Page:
UN: Cost of bribes paid by Afghans spiked in 2012

February 7, 2013 - 6:30 AM
Afghanistan Daily Life

An Afghan boy waits for customers to buy cigarettes, sweets and mobile phone credit cards during a snowstorm in Kabul, Afghanistan, Monday, Feb. 4, 2013. Kabul has been experiencing below freezing weather and snow for several days. (AP Photo/Musadeq Sadeq)

KABUL, Afghanistan (AP) — The cost of corruption in Afghanistan rose sharply last year to $3.9 billion, and half of all Afghans bribed public officials for services, the U.N. said Thursday. The findings came despite repeated promises by President Hamid Karzai to clean up his government.

The international community has long expressed concern about the problem of corruption in Afghanistan because it reduces confidence in the Western-backed government.

Donor nations also fear aid money could be diverted by corrupt officials or mismanaged. Karzai ordered his ministries, prosecutors and judiciary to fight bribery, nepotism and cronyism with a series of measures in July.

But a survey by the U.N. Office on Drugs and Crime and Afghanistan's anti-corruption unit showed slight improvement in curbing the common practice of paying bribes for public services in the country.

"Corruption means you don't get the best in the public sector, you get the best connected or those with the higher income," U.N. envoy Jean-Luc Lemahieu said at a news conference.

Lemahieu added the problem leads "towards alienation, frustration and a disconnect to those who should be able to give you the service provided."

Fifty percent of the adult population had to pay at least one bribe to a public official in 2012, a 9 percent drop from 2009, according to the findings, which were based on interviews last year with 6,700 Afghan adults from across the country.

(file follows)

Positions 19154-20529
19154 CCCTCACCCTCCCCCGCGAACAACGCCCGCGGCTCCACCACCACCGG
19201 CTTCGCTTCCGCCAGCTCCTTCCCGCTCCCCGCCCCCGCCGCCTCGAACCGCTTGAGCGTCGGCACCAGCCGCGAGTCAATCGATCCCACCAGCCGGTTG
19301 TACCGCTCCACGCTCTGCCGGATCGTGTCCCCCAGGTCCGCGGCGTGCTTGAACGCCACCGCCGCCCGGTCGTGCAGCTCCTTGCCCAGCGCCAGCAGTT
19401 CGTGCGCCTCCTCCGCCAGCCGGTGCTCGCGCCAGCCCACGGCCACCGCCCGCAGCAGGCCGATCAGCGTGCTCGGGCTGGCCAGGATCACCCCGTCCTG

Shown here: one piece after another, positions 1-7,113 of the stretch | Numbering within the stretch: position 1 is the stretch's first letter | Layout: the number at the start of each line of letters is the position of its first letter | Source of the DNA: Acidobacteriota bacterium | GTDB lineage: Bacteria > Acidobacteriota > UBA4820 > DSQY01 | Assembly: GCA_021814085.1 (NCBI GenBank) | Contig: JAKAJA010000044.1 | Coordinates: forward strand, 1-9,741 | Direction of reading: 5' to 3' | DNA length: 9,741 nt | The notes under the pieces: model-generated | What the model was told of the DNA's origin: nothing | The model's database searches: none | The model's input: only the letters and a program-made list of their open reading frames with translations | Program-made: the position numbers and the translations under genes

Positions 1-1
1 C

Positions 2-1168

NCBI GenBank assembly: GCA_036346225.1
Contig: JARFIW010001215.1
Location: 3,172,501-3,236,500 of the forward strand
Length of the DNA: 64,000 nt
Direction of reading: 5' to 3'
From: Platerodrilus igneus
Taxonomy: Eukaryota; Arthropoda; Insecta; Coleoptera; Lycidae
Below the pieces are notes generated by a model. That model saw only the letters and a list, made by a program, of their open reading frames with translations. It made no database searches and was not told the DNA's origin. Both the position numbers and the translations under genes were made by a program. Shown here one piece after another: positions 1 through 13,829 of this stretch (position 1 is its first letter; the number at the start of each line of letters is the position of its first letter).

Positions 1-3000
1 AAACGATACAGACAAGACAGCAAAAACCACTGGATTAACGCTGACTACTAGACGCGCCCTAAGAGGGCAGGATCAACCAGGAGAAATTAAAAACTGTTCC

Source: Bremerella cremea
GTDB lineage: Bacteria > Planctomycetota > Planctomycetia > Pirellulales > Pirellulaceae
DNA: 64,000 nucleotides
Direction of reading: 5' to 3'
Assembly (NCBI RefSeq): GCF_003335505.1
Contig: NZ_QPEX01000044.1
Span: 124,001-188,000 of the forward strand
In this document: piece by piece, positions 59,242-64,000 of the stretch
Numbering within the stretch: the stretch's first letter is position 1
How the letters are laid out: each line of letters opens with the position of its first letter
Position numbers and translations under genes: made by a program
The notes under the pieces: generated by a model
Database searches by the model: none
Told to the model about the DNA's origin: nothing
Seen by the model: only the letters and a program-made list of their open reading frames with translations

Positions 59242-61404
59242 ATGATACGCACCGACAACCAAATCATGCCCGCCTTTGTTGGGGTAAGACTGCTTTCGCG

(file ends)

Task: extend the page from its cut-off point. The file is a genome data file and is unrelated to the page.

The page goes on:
Meanwhile, the total cost of bribes paid to public officials increased 40 percent to $3.9 billion.

That amount was double the revenue collected by the government to provide services, said Lemahieu, head of the UNODC. He also noted that many poor people are unable to pay bribes, leaving them without access to public services or the ability to get government jobs.

The Afghan High Office of Oversight and Anti-Corruption pledged to continue its efforts in fighting the problem, saying the report was an important step toward locating priority areas.

"The fight against corruption by the Afghan government and the people of Afghanistan will continue," said Mohammad Rafi Amini, the head of policy and planning for the agency.

One particularly troubling trend singled out by the U.N. was the emergency of education as one of the most vulnerable sectors. The number of Afghans bribing a teacher jumped from 16 percent in 2009 to 51 percent in 2012, according to the survey.

Offers were often received for improving exam results and providing information about the contents of the tests in exchange for bribes, raising concerns about the role of the practice in shaping the behavior and expectations of Afghanistan's youths, the agency said.

The survey also found that more of the public finds bribery acceptable. Of the adults interviewed last year, 68 percent said it was OK for a civil servant to supplement a low salary by accepting small bribes, compared with 42 percent in 2009. A roughly equivalent number said it was sometimes acceptable for a civil servant to be recruited on the basis of family ties and acquaintances.

After decades of war, Afghanistan has long been plagued by corruption. The country also was ranked at the bottom of Transparency International's corruption index in 2012, along with North Korea and Somalia. The index scores countries based on perceived levels of public sector corruption.

However, the U.N. said awareness among Afghans has risen, with one-fifth of those who paid a bribe last year reporting it to authorities such as the police, the public prosecutor's office and the Afghan High Office of Oversight and Anti-Corruption.

But the survey also showed that the majority of those claims did not result in any follow-up — a blow to U.N. hopes of persuading the public to try to stop the practice at a grassroots level.

With the international presence in Afghanistan winding down as foreign forces prepare to leave, Lemahieu said his agency was also working to persuade Afghans to try to stop bribery at a grassroots level by encouraging people to refuse to participate in the practice.

"That pressure should not only come out of the government but from the public," he said. "Bribery is not obligatory."